“Sebastian represents what we want our students to be when they graduate,” Harvey says. “He appreciates the support he received at Concordia. One of the best ways to thank his supporters — and to ensure support continues for others — has been for Sebastian to give back.”

Van Berkom learned the value of a dollar growing up in Rosemère, Que. He shovelled driveways and delivered newspapers. “I needed money to go to dances on Saturday nights,” he says.

As an entrepreneurial undergraduate, van Berkom and classmate Danny Rafman sold shirts in the corridors of the Henry F. Hall Building. Profits from their garments funded van Berkom’s commerce degree.

He’s grateful to Concordia. “I was a terrible high school student. I did everything but study.” Yet the day came, van Berkom recalls, “where I wondered where I was going in life.” He applied to Sir George Williams University, one of Concordia’s founding institutions.

Gumption won him a place as a marketing major. “The admissions officer said: ‘Mr. van Berkom, we’re going to give you a chance.’ I was ecstatic. “I graduated with top marks. My professor said ‘Sebastian, you’ve got to go to Harvard.’ I said ‘I don’t have the money, I’m going to work.’”

Junior Varsity 1966-67 Sir George Williams University J. Sebastian van Berkom appears in the front row, second from left, in this photo of the 1966-67 Sir George Williams University Junior Varsity hockey team.
Sebastian van Berkom J. Sebastian van Berkom, BComm 69

Van Berkom landed a job at DuPont Canada in 1969. Incredibly, he wanted to be president from day one. “I wanted to run the show.”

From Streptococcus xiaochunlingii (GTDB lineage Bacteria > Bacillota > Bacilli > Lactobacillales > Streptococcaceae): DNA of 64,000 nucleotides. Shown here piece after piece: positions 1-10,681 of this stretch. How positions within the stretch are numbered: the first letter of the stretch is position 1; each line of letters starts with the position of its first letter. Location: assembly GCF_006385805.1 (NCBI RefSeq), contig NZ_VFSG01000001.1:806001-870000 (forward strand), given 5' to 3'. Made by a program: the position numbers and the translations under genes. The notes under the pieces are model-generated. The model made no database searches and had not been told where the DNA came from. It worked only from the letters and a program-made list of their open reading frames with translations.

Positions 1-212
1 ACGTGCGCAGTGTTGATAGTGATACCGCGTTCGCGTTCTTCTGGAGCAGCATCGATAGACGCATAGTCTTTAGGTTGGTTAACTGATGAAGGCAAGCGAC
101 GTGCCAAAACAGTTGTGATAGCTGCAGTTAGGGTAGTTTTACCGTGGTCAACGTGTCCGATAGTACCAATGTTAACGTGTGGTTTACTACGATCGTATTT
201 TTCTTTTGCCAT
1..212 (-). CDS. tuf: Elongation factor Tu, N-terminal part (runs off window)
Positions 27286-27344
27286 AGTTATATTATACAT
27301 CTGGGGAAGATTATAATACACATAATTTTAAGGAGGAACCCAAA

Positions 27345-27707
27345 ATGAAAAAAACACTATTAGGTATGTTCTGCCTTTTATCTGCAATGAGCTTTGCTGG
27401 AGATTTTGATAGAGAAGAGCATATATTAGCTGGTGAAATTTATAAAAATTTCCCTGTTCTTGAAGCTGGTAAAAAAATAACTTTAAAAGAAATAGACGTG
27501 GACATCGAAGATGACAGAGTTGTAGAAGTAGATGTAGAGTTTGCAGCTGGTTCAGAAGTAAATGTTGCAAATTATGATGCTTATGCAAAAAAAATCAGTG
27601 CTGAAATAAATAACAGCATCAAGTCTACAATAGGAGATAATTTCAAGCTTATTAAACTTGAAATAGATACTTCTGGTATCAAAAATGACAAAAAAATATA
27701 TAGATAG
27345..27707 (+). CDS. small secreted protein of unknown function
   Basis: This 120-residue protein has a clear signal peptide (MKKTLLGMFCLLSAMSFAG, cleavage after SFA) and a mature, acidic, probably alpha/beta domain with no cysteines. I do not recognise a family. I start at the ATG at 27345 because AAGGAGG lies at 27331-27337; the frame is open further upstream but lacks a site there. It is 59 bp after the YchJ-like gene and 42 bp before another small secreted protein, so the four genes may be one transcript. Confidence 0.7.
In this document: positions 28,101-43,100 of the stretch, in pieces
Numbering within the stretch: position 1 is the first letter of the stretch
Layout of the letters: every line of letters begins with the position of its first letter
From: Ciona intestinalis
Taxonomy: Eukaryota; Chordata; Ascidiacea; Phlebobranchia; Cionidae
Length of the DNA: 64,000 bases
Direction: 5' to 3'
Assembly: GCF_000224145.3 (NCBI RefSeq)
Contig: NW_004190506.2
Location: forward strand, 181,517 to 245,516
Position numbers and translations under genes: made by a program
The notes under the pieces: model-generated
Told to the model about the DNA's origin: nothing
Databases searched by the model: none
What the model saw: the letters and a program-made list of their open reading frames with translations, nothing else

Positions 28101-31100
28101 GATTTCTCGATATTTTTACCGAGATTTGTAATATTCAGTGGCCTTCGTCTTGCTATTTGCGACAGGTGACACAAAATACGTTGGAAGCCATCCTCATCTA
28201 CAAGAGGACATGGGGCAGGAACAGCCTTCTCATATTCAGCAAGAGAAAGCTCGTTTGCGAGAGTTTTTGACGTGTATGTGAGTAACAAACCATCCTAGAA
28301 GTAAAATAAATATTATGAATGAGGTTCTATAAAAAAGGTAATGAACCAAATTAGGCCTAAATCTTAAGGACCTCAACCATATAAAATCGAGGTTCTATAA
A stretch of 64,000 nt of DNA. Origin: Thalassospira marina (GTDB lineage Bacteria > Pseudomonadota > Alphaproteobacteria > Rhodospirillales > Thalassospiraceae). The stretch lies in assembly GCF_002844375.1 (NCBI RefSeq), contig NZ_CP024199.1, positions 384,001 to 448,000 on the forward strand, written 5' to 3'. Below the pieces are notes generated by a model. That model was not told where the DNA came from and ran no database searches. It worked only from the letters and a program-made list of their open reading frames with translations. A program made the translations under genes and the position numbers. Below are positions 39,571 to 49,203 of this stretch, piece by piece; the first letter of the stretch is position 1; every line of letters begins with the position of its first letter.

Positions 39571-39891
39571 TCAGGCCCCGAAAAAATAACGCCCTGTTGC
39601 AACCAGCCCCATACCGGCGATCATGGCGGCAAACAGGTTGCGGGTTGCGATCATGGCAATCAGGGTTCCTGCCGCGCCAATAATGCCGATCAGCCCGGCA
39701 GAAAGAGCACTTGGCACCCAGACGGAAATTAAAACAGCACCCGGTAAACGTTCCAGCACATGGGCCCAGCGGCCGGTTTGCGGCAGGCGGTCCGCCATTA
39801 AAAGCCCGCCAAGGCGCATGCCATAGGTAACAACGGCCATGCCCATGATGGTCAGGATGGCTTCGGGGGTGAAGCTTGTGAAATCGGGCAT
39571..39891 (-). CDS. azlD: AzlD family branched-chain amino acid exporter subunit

Instead, he left for a marketing job at CN. “I had to find the right place where I could do what I wanted to do — put things together, find a direction.” At CN he got wind of an opening at Bell and, by 28, was running the Canadian equity portfolio of the firm’s pension fund.

“We worked 18 hour days,” van Berkom recalls. It was at Bell where Scott Fraser, a mentor, offered him a partnership in LRM Investment Management. “Scotty really loved the way I chose stocks.”

Irrepressible, van Berkom grew frustrated. “We had only $200 million in assets under management,” he says. “I wanted to build this investment counselling firm into something big.”

The growth he sought came in the form of Montrusco, an investment management company that grew out of Montreal Trust. “I was one of the founding partners and I did that for seven years,” van Berkom recalls. “We grew it substantially. I made a lot of money.

“However, my love for small-cap investing and being a master of my own destiny became so compelling that I quit Montrusco to start Van Berkom and Associates Inc. in 1991 to concentrate my efforts solely on small-caps.”

Three years ago, van Berkom founded Van Berkom Golden Dragon Limited, in Hong Kong, to begin investing in Asian small-cap equities.

The future? “My dream is to build a global small-cap equity management firm,” van Berkom says adding that he plans to retire at 80. “Eighty is the new 60. I think if you stop working you die.”